Tokyo 2020: My Favourite Long-Running Olympic Games Story
My child was two when we watched Mangte Chungneijang Mary Kom, then 29, box her way to a bronze medal at the London Olympics in 2012. C’mon India, she shouted every time Kom threw a speedy punch or Saina Nehwal leaped to smash her opponent on the badminton court. The toddler patriotism was also her first lesson in intersectional feminism as she cheered for her heroes Sania, Saina, Mary, Geeta, and Jwala.
In the Rio de Janeiro Olympics four years later, when India won two medals, my then six-year-old Babyjaan received real-life confirmation of an often repeated mantra in our home: girls are stronger than boys.
Our sole medal winners, wrestler Sakshi Malik and fierce badminton prodigy PV Sindhu, were both women. Babyjaan learned that Malik is from Haryana, arguably ground zero of girl hell in this country. She grew up training with boys and was often told wrestling was not for girls.
The lesson? Even women born in India’s scariest pincodes can do anything.
By 2016, Babyjaan had learned to appreciate the tears of winners and the brave smiles of those who went home without a medal. She understood that the joy of sport and sportsmanship transcend the geography of home.
All nations merged at the poetry of Michael Phelps’ strokes and yet cheered when 21-year-old Singaporean Joseph Schooling beat his hero to win the 100m butterfly. Magical teenager Simone Biles (the 4’8’’ American gymnast who was placed in foster care and adopted at five) who won four gold medals was a universal favourite. Who could resist Usain Bolt turning to smile for the cameras as he casually qualified for the 100m final?; or Ethiopian Almaz Ayana’s record smasher 10,000 m run and the mysterious power of long-distance runner Mo Farah. Who dare not cheer when Jamaica’s Elaine Thompson became the ‘Fastest Woman in the World’?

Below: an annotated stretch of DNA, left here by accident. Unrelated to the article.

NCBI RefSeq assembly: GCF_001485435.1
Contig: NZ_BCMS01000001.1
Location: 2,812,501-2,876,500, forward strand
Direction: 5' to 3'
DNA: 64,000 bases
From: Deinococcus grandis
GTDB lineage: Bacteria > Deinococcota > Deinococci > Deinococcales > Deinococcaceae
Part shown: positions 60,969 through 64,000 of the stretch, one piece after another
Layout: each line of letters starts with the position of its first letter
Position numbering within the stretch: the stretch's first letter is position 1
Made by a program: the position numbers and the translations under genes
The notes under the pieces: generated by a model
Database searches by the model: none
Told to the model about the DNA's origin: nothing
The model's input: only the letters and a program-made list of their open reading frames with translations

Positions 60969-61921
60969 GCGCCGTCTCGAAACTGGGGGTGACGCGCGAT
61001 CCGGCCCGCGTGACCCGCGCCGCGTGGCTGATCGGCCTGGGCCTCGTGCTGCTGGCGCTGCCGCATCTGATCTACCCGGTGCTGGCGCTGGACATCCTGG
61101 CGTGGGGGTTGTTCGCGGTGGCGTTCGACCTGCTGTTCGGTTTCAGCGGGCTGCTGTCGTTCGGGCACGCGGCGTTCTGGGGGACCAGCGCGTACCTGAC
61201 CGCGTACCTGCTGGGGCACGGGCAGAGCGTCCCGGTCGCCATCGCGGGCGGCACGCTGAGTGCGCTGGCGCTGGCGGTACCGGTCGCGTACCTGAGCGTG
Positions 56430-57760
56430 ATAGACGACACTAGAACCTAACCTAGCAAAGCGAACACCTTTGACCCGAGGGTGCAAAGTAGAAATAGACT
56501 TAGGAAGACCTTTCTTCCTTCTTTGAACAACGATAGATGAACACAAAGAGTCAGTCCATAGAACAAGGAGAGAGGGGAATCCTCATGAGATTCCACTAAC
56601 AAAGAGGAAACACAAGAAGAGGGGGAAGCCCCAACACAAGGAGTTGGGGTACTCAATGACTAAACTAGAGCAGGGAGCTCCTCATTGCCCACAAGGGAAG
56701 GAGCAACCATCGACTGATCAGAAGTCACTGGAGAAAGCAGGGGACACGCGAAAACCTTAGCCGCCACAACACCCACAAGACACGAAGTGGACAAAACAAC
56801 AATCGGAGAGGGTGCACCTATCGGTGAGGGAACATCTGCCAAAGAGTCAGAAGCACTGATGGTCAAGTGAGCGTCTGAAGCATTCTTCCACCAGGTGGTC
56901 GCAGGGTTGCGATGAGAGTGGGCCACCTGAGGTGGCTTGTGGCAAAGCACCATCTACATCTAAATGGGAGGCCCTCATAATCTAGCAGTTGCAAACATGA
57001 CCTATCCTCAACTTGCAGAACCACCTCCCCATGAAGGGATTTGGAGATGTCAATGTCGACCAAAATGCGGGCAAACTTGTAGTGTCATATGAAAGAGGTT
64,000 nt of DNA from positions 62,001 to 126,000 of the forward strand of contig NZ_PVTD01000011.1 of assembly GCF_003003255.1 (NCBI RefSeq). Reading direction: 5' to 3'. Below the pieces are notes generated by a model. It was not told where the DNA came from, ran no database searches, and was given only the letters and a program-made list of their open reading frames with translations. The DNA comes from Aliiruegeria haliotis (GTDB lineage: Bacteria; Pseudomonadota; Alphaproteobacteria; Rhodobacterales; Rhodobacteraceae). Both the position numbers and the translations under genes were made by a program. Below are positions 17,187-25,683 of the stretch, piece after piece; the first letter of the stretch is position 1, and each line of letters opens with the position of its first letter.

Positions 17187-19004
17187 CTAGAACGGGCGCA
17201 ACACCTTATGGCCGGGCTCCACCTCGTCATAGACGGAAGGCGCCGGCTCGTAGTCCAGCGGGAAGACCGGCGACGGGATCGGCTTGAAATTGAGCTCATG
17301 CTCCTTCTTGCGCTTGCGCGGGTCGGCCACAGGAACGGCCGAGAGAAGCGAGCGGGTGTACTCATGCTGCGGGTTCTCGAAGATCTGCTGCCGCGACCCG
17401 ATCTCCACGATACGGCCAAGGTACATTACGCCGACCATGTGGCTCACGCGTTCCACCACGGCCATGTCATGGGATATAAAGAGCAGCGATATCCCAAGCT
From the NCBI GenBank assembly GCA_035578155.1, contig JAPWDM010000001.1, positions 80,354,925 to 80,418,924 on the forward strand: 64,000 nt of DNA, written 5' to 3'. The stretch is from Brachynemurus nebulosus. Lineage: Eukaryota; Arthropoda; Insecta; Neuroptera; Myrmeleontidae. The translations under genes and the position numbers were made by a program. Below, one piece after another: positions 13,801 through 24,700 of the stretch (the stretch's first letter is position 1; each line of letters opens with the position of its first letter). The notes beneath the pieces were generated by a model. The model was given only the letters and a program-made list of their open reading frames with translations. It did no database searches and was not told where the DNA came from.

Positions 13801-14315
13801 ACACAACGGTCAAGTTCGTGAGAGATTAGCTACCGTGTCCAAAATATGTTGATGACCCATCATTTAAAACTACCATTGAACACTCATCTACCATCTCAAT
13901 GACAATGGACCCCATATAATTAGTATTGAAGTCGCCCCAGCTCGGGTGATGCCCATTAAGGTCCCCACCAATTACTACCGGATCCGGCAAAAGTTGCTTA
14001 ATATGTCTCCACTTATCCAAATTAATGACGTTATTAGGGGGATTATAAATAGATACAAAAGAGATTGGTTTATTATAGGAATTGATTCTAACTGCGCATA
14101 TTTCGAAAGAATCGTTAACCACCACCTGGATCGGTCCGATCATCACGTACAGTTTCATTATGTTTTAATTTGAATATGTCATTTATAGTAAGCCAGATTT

Introducing my daughter to live sport has been one of my biggest parenting joys. For the 17 days of the Tokyo Games, I know I can get her to do anything I want simply by holding out the promise that she can wake up at the crack of dawn to catch a couple of hours of Olympic action before school.
In this period, billions of viewers will be connected by a shared love – no mean feat in a world racked by hate and divisiveness.
My child has come a long way from the time when the accompanying snacks were as important as the sport we were watching and when she would excitedly yell in her baby voice, “She’s been illuminated” every time an athlete was eliminated. Now she’s a serious participant, full of questions about the rules of the sport and the backstories of athletes. She gets easily irritated when I get up to do chores or pick up my cellphone and, according to her, invariably miss a key moment of the action.
At 11, this is Babyjaan’s third Olympic Games. Held in the middle of the pandemic and at a time when my intensely athletic daughter has been trapped at home without playing any sport for over a year, at first these Games felt extremely weird. They were declared open in an eerily empty stadium as tennis champ Naomi Osaka lit the Olympic cauldron and citizens protested outside. In one poll, 87% of Japanese expressed concern about their country hosting the Olympics in the time of Covid-19.
But then the stories began flowing in.
On day one Saikhom Mirabai Chanu showcased the power of marginalised Indian women. Kom, now 38 and 15 years older than her Dominican Republic opponent, made it through the first round. As the referee raised her hand in victory, we were transported back to 2012.
Table tennis player Manika Batra clawed back early losses to move into the next round—and won that too. Indian shooters had a big upset. Gymnast Sunisa Lee, 19, shone at least as bright as Biles. Skateboarding was a new Olympic sport and it had two 13-year-old winners! Russia was rechristened ROC. Katie Ledecky saw victory and defeat. Team USA had all my daughter’s favourite soccer stars: Alex Morgan, Carli Lloyd, Rose Lavelle and Megan Rapinoe. By day three, we were hooked.
Babyjaan’s sports journalist godfather, who is at the Games, sends a steady stream of news from Tokyo. Every time he messages, she has only one question: “Mama, why didn't you become a sports journalist?”
“Did you see Kohei Uchimura?” our friend texted. Japan’s top athlete King Kohei’s hand slipped during qualifications on the horizontal bar. “I never failed like this in practice, and I can’t figure out why it happened,” The New York Times quoted Uchimura as saying. “I’ve also been successful at the Olympics throughout my whole career. I’ve never experienced failure like this.” There’s a new lesson in sport every day for Babyjaan.
Priya Ramani is a Bengaluru-based journalist and is on the editorial board of Article-14.com.
The views expressed here are those of the author, and do not necessarily represent the views of BloombergQuint or its editorial team.